Businesses should have “reverse Miranda” rights to discuss cyberattacks with regulators and other government agencies without fear of self-incrimination, Commerce Secretary Penny Pritzker said Tuesday, lauding the report of President Obama’s cybersecurity commission.
The proposal was one of several in the report she highlighted at a National Press Club event hosted by the industry advocacy group U.S. Telecom. In common with other speakers at the business-heavy gathering, she emphasized the case the commissioners made for voluntary cybersecurity standards outside of already-regulated vital industries like banking or electricity; the “pruning” or “realignment” of existing regulations in those sectors; and an overall approach to cybersecurity that emphasizes public-private partnerships.
“The problem is that today, relationships between regulators and the businesses they regulate are inherently adversarial — not collaborative,” she said. “We cannot blame executives for worrying that what starts today as an honest conversation about a cyber-threat could end tomorrow in a ‘punish the victim’ enforcement action.”
What was needed, Pritzker said, was what U.S Telecom had proposed in relation to the Federal Communications Commission, and what the cybersecurity commission had proposed extending to industry more generally: a “reverse Miranda” protection.
“In other words,” she explained, “Nothing you say in this setting will be used against you.” She suggested that congressional action might be necessary to reassure business leaders, despite pre-existing protections for information turned over by critical infrastructure owners and operators. “Congress may need to pass laws that extend to businesses throughout the digital ecosystem,” she said.
“Don’t get me wrong,”Pritzker added, “We must hold industry to high standards. However, enabling greater cooperation and protecting consumers are not mutually exclusive.”
To this end, Pritzker highlighted in her remarks the report’s recommendations for a new “National Cybersecurity Private–Public Program (NCP3)” and a governmentwide effort to “harmonize existing and future regulations with the [National Institute of Standards and Technology] Cybersecurity Framework to focus on risk management — reducing industry’s cost of complying with prescriptive or conflicting regulations.”
That call was welcomed by other speakers, including Heather Hogsett, vice president of technology and risk strategy at banking industry association the Financial Services Roundtable.
“From a regulatory perspective, financial services is one of the most heavily regulated sectors,”Hogsett said, adding “That ship has sailed, we know we are going to be regulated.”
Instead, she said, the issue was “the number of federal and main state entities that are regulating financial services. … You have 15 regulatory agencies and … you have an additional eight federal agencies with some jurisdiction over cybersecurity.”
Now that recent attacks against banks like JP Morgan Chase have pushed financial-sector cybersecurity to the top of the federal agenda, all 23 of those agencies and departments were keen to get in on the act.
“With the recognition that cybersecurity is a critical issue,” she said, “everyone wants to do something in cyber, so there’s been a move to do something — and whether or not it makes sense and is helpful is sort of irrelevant.”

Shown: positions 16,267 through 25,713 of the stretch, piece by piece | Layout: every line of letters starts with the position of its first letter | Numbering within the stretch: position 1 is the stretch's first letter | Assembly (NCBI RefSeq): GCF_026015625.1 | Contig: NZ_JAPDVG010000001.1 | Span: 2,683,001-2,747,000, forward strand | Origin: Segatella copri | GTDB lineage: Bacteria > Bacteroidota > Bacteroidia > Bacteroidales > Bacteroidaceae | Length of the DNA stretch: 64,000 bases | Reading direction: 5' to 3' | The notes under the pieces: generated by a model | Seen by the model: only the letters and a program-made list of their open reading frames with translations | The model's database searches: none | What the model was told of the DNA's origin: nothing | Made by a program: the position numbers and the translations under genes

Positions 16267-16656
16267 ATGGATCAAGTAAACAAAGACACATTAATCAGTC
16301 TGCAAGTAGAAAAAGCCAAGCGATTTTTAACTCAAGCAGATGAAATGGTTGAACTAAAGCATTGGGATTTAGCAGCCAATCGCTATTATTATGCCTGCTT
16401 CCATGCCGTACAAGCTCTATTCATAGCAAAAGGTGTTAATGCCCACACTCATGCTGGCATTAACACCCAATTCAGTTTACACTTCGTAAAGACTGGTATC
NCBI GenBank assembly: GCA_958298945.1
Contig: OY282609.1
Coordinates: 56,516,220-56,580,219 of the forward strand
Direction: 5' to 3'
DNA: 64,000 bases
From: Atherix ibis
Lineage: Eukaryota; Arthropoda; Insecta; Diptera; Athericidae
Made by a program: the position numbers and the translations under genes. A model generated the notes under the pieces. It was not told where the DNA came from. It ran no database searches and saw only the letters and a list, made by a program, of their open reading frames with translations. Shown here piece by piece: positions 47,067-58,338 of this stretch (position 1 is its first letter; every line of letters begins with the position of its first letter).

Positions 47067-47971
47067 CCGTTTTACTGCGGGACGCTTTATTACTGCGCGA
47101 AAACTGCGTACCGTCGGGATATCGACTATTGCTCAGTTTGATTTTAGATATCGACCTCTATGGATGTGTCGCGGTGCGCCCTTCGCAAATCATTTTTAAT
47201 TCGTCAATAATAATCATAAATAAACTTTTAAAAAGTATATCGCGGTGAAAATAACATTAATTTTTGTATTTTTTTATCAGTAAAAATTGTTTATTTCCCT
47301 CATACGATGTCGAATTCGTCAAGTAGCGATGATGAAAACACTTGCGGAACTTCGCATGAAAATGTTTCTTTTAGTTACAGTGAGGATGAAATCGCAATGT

As result, “We’re now beginning to see a number of problems with that because it’s not harmonized across regulatory agencies, not even at the federal level, much less with states or the international environment.”
She said the roundtable was “working with the incoming administration and Congress to educate them” about the problem.
So, harmonizing those efforts with the NIST framework “was a really great recommendation by the commission,” she concluded.
The problem, said long-time industry advocate Larry Clinton, president of the Internet Security Alliance, is that “Nobody knows what ‘aligning’ with the NIST framework means, [or] what ‘using’ the NIST framework means.”
“There’s a lot of loose talk about the NIST framework,” from the regulatory agencies, he said. “They virtually all say that they align with the NIST framework, but they’re inconsistent, they’re contradictory, they’re overlapping and they are anti-security. These current regulatory models are making us spend our scarce resources on compliance, which means we don’t have enough time to do security.”
He urged the incoming administration to take up the commission proposals to “do away with that regulatory underbrush,” and “streamline” regulations.
Regulation was not the answer, even when there was market failure, Clinton said. “We can’t have a traditional regulatory model — the checklist, backward-looking model of auditing.” He called that “anti-security.”
“In the 21st century, we need an entirely different model of of cybersecurity, where government does have a role, but it is not the regulatory role, it is the incentive role,” he said.
“Cyber-regulation is an area where, at this stage, less is more,” he added.
The good news, Clinton concluded, is that “a good deal of this regulatory underbrush can probably be [cleared] at the executive level … this might be an area the Trump administration can get started on early while Congress reorganizes and begins needed legislative action to replace the outdated regulatory regime with a consensus based incentive model.”